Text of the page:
Your most searched 7 questions about hand warmers have been answered | T3

2021-12-16 07:25:05 By : Mr. Calvin Lam

What kind of hand warmers are there? Are they safe? Are they really effective? We answer all these questions and more

Posted by Tom May on August 24, 21

Whether you start hiking or just stand and watch the kids do exercise, the cold can spread to your fingertips. However, regardless of the weather, the best hand warmers can keep them warm and warm. However, there are so many types of hand warmers on the market that are dazzling, so which one is your right choice?

In this article, we will answer the most frequently asked questions about hand warmers so that you can better understand the situation there. We will introduce different types of hand warmers, discuss how they work, and whether there are any potential dangers in using them. 

There are many different kinds of hand warmers on the market. The main types are chemical hand warmers, hand warmers that burn charcoal or lighter fuels, and battery-powered hand warmers.

There are two main types of chemical hand warmers. The first is an air-activated hand warmer, which emits heat when exposed to the air. 

The second is a supersaturated solution (also known as crystalline) hand warmer, which requires you to do more work. You immerse it in hot water until it absorbs heat. Then, when you want to warm your hands, you can click on the metal disc in the center, and the heat will be released.

As the name suggests, the lighter fuel hand warmer burns a special lighter fuel. The flame is enclosed, and the device is usually wrapped in fabric to protect your skin from burns. The charcoal hand warmer works in a similar way; the charcoal sticks are burned in a special protective cover.

Finally, battery-powered hand warmers generate heat through battery power and can usually be charged from a power source. Some may also provide other functions, such as use as a power bank and/or flashlight.

Air-activated hand warmers and charcoal hand warmers are usually only used once, which is not good for the environment, and if used too many times, the cost will be higher. 

Supersaturated solution hand warmers, lighter fuel hand warmers, and battery-powered hand warmers are often reusable, making them more cost-effective and environmentally friendly options.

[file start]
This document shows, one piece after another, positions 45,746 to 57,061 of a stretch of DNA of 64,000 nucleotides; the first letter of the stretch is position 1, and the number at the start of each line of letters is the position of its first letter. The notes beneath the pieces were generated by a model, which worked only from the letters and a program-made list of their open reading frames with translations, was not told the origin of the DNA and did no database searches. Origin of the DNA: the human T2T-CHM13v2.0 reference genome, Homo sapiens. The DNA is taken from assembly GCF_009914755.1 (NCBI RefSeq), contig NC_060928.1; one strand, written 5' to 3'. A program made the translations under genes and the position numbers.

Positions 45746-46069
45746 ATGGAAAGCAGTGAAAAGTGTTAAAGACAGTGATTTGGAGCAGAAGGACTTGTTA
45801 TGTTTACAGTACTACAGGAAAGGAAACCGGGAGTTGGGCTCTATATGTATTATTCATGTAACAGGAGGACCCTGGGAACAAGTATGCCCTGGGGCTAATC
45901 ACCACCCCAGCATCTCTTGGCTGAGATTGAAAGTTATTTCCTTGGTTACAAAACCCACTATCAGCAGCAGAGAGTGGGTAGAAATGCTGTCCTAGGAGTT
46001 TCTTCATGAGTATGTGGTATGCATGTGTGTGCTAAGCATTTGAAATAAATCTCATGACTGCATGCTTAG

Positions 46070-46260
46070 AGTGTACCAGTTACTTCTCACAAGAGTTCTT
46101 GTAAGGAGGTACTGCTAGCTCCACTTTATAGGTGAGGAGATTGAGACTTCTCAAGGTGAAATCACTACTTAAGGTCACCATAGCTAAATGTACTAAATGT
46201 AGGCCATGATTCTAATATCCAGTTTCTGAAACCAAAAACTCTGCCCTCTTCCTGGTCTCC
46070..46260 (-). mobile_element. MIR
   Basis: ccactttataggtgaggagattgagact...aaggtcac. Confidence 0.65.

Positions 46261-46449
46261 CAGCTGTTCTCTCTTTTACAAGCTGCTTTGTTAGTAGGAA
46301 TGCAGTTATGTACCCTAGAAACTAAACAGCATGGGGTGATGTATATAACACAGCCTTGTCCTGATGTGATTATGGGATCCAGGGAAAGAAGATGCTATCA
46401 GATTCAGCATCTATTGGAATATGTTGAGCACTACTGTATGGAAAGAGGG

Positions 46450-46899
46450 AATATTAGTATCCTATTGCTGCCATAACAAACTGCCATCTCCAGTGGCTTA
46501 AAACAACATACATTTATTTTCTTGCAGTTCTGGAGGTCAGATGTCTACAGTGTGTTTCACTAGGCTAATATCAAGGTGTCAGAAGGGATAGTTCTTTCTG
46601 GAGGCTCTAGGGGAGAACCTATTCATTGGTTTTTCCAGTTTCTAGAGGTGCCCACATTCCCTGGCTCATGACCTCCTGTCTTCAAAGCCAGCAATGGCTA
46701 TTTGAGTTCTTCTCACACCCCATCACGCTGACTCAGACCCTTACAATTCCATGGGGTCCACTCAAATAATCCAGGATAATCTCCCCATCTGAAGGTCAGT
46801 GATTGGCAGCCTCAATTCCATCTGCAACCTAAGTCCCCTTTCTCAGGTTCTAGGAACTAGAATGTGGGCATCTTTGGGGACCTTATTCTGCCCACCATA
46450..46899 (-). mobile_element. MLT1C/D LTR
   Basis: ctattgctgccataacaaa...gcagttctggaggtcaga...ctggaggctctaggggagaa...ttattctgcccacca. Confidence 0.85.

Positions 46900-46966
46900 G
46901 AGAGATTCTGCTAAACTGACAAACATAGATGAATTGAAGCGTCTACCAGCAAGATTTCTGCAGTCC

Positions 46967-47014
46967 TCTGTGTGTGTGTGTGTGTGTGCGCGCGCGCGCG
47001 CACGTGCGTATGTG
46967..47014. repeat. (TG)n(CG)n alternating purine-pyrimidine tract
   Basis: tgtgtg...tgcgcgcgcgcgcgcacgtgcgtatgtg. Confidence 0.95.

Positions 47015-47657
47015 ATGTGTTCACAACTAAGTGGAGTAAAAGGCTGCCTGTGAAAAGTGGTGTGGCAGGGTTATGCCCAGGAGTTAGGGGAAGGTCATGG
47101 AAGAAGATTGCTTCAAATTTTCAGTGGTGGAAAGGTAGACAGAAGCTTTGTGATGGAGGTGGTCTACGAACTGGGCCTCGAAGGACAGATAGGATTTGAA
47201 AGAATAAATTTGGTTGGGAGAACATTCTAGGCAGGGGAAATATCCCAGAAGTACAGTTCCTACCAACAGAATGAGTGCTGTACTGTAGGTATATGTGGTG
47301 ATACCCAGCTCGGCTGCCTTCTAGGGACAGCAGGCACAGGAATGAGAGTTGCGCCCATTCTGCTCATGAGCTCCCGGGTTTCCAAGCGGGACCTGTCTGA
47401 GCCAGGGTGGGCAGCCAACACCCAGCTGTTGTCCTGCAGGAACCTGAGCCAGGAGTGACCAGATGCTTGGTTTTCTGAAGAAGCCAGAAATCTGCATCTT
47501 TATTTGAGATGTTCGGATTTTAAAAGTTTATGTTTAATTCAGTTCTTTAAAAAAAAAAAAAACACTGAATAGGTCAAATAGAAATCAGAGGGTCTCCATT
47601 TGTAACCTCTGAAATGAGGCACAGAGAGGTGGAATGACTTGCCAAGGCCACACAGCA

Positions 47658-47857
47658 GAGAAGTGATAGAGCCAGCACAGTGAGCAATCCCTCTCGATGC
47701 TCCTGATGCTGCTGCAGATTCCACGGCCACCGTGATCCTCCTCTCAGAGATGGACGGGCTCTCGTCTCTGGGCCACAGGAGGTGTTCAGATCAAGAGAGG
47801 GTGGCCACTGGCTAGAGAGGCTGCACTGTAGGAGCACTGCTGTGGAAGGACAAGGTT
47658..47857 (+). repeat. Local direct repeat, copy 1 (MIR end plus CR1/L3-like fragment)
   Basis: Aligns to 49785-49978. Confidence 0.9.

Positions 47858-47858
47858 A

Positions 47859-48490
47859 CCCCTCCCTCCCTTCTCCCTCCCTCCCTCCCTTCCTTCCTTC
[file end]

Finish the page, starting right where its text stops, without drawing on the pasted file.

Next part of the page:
Air-activated hand warmers usually contain cellulose, iron filings, activated carbon, vermiculite and salt. When exposed to air, heat is generated due to the oxidation of iron filings. 

Oversaturated solution styles (such as Lifesystems' reusable hand warmers, shown above) work in different ways. It is made by adding sodium acetate to cold water, beyond the level of insolubility. 

When the hand warmer is heated, it will dissolve the excess sodium acetate into the water and crystallize. Then, when the metal disk is bent, it releases tiny metal particles, which causes a chemical reaction to release the stored thermal energy from the solution.

Other types of hand warmers are simpler; either burn lighter fuel or charcoal rods to generate heat, or generate heat through battery power. 

Everything is dangerous. In the United States alone, 75 people die every year from lawn mowers, 26 people die from furniture, and 6 children die from balloon suffocation. In this case, it is theoretically possible for people to be injured or even commit suicide through abuse of hand warmers. 

For example, if you use the wrong type of fuel, or spill liquid in a hazardous environment, filling a hand warmer with lighter liquid can be a clear hazard. When you put the supersaturated solution hand warmer in hot water, you may burn yourself. Or, you may accidentally burn yourself when you light a charcoal stick.

This does not make the hand warmer itself dangerous. If they are, the government will undoubtedly quickly ban them, or at least restrict their sales. The main danger lies in their abuse. 

Air-activated hand warmers are absolutely toxic. If ingested, the iron filings they contain may cause vomiting, diarrhea, stomach bleeding and ulcers. If ingested in large quantities, symptoms may also include tremors, seizures, heart problems, and kidney or liver failure. 

For this reason, it is important to keep chemical hand warmers out of the reach of pets, as pets may try to eat them. You may need to worry about more than animals. This article discusses four cases of elderly people who accidentally ingested the contents of disposable hand warmers. (Thank goodness, everyone is fully recovered.)

Chemical hand warmers usually have an expiration date, just for the manufacturer's protection. However, anecdotal evidence suggests that if stored properly, air-activated hand warmers can last months or even years after the actual date of use.

If a process absorbs energy (absorbing heat), it is called an endothermic process, and if it releases energy (exothermic), it is called an exothermic process. It is easy to see that chemical hand warmers release energy through an exothermic reaction. If they don't, they will be meaningless.

Tom May is a freelance writer and author of The Great Ted Speech: Creativity. He used to be the editor-in-chief of professional photography magazines, associate editor-in-chief of Creative Bloq, and associate editor-in-chief of net magazine. He has also worked for various mainstream publications, including Radio Times, NME, Heat, Company and Bella.

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